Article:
Keep Your Eyes on the Prize

big-prizeNeed some help with your genealogy?  Need direction? Need encouragement? Keep your eyes on the prize.

Alice Wine of Johns Island, South Carolina is credited with these words from the early days of the civil rights movement.  Various versions were sung in the battle for equal rights. Inspired by an earlier spiritual song entitled Gospel Plow, the words remind us that no matter how difficult things become, we must keep our eyes on the prize. Remember where you’re going, what you’re trying to accomplish. Refuse to allow problems to keep you from obtaining the prize.

I’m hesitant to use this phrase in the discussion of genealogy because of its origin. I don’t wish to lessen the struggle for civil rights in any way but I view the principle as almost universal in accomplishing anything with or without significance. If you want to get something done, obtain a goal, you must keep your eyes on the prize.

The family historian knows this struggle.

The Prize  

What’s the prize in your genealogy research? You tell me.  Why did you first get into genealogy? What are you trying to accomplish now?  Are your eyes fixed resolutely on your prize?

I was late to hunt. But I wanted to know about my father’s family because I knew so little. I needed to, as TV’s NCIS New Orleans character Dwayne Pride says, “learn things”. I now have a partial timeline for my Roberts family covering over 200 years. I have hundreds of pages of documents related to my direct line and have written several blogs about this family. I also have an equal amount of information, if not more, on my mother’s Byrd family. So, why has my research slowed to a crawl?

  • Life.  Like you, I’m busy, perhaps as busy as I’ve ever been. I’m near the end of my life’s journey and there are things I want to do, including but not limited to family research. There are, believe it or not, some things more important than genealogy.
  • Loss of focus. The reality is my family history research suffers more from a loss of focus than my busyness. I may not do as much when I’m busy with other things, but I can do some.  If I don’t, it’s probably a loss of focus.  I’ll explain more.
  • Laziness. I’m not typically a lazy person. Most of my life, however, I’ve worked more with my mind than with my hands. Watching others work so well and diligently with their hands often makes me feel lazy. In my research, I can see laziness creep in when I lose focus or things become difficult.  Laziness may also show itself in the constant clicking of internet links, chasing the “shiny objects” of genealogy, or building our family trees on the research of others without gaining the genealogical proof.

When I began

When I began, I wanted to know about my dad’s family. That was my prize. Having learned so many wonderful and at times fascinating things, I wanted to share these facts with my family and preserve their legacy for my children and grandchildren. This became my prize. It fueled the energy to begin this blog. It inspired me to take my grandchildren on family history trips. It’s the reason I may pause but can’t quit this “hobby” of family research.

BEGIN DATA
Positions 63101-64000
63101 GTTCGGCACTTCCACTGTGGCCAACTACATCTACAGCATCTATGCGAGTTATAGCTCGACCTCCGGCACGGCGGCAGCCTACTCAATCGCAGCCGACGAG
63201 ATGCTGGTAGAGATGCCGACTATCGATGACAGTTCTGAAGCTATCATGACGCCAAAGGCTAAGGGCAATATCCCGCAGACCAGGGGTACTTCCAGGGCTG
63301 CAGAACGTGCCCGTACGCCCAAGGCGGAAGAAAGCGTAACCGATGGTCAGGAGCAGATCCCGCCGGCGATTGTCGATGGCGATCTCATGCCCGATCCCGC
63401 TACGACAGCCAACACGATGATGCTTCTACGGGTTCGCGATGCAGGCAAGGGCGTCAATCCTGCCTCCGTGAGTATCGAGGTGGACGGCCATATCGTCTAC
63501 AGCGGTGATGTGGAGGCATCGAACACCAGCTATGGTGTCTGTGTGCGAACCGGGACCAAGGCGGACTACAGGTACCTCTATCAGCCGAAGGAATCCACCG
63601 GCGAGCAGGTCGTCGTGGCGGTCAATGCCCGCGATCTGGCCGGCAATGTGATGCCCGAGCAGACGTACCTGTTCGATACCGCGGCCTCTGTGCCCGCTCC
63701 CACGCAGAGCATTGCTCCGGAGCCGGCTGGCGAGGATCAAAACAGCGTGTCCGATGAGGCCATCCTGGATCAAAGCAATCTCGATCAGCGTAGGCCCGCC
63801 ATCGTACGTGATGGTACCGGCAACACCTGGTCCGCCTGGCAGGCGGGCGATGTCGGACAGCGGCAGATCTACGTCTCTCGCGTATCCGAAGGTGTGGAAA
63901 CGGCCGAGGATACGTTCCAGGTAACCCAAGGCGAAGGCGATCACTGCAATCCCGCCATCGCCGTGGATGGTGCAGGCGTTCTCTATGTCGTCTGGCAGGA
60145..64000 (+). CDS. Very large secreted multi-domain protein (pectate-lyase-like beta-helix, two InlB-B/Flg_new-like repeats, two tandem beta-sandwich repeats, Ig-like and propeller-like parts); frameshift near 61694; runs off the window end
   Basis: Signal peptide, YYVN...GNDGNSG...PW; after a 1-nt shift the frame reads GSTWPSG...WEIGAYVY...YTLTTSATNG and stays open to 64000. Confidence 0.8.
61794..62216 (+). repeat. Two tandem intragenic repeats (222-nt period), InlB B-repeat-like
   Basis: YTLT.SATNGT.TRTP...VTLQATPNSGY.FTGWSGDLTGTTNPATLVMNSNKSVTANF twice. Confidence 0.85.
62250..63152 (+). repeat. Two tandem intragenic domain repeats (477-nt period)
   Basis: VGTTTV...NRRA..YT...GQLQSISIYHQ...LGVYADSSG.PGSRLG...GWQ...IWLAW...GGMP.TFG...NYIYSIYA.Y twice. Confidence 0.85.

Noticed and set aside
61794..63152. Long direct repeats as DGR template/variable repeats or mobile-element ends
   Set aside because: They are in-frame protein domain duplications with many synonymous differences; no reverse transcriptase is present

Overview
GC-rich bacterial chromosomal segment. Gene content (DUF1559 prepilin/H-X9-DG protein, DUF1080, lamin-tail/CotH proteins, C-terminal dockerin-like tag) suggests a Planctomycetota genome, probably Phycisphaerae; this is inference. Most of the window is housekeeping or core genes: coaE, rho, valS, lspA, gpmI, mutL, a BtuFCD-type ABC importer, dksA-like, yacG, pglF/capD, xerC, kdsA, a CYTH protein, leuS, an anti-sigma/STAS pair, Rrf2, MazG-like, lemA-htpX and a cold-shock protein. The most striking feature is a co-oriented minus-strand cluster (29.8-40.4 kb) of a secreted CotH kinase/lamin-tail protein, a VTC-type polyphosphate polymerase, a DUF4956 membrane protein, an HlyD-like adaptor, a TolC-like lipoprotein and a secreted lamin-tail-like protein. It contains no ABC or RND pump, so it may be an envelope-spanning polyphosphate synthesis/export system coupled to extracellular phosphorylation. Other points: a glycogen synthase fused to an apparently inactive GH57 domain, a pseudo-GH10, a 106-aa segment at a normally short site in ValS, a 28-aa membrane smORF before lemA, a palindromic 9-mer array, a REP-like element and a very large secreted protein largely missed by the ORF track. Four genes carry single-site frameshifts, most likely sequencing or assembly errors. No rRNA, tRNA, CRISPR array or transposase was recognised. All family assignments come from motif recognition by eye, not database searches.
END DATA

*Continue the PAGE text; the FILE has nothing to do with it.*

Backtracking my family and leaving their stories for my children and grandchildren is still the prize on which I must keep my eyes in my genealogical research.

In my research, I discovered many stories to tell. It’s important to document these stories. What are the sources for the facts behind the story? Can others read my research and come to the same conclusions? What good is a legacy without proof? A tale? A myth?

Little Prizes

This brings me to the little prizes I must pursue to obtain my big prize. Think of it this way. If my big prize is well documented and written stories about my family left for my children and grandchildren, I need to pursue a series of smaller prizes along the way to obtain my big prize. Big prizes cannot be gained without taking many smaller steps. As I write these words, I’m reminded how many times I’ve read and heard versions of this same advice. Experienced genealogists and longtime family historians have written and shared these thoughts long before I began my sporadic research in 2012. I should apply their experience and pursue the little prizes which help me reach my big prize and document it all as I go.  Think about your own research.

  1. Have a goal. Have a goal before you boot up your computer or get in your car to go to a library or research facility. Discover and document ____________. What do you want to do? What are you trying to learn that will help you accomplish the “big prize”? the Familysearch Wiki page has an excellent article entitled “Principle of Family History Research”.  Click the title and give it a careful read. Learn more here and here.
  2. Develop a research plan to reach the goal you desire.  Amy Johnson Crow recently blogged on this subject. Other resources may be found here, here and here.
  3. Follow the Genealogical Proof Standards. If you don’t know what this is, please take time to click and read. This is the best way to create certainty about the stories we wish to pass to future generations.
  4. Write it all down.  Every fact I find will not make it into this blog but I need it recorded, documented, saved and backed up in at least two places for future generations to use

I may not always have something to say to the genealogical community at large but I’ll always have something to say to my grandchildren. I need to keep my eyes on this prize. One goal after another (small prizes) to reach one big prize. Perhaps as I do and write some of it down here, you’ll find something useful or entertaining in your own research.

Keep your eyes on your prize.

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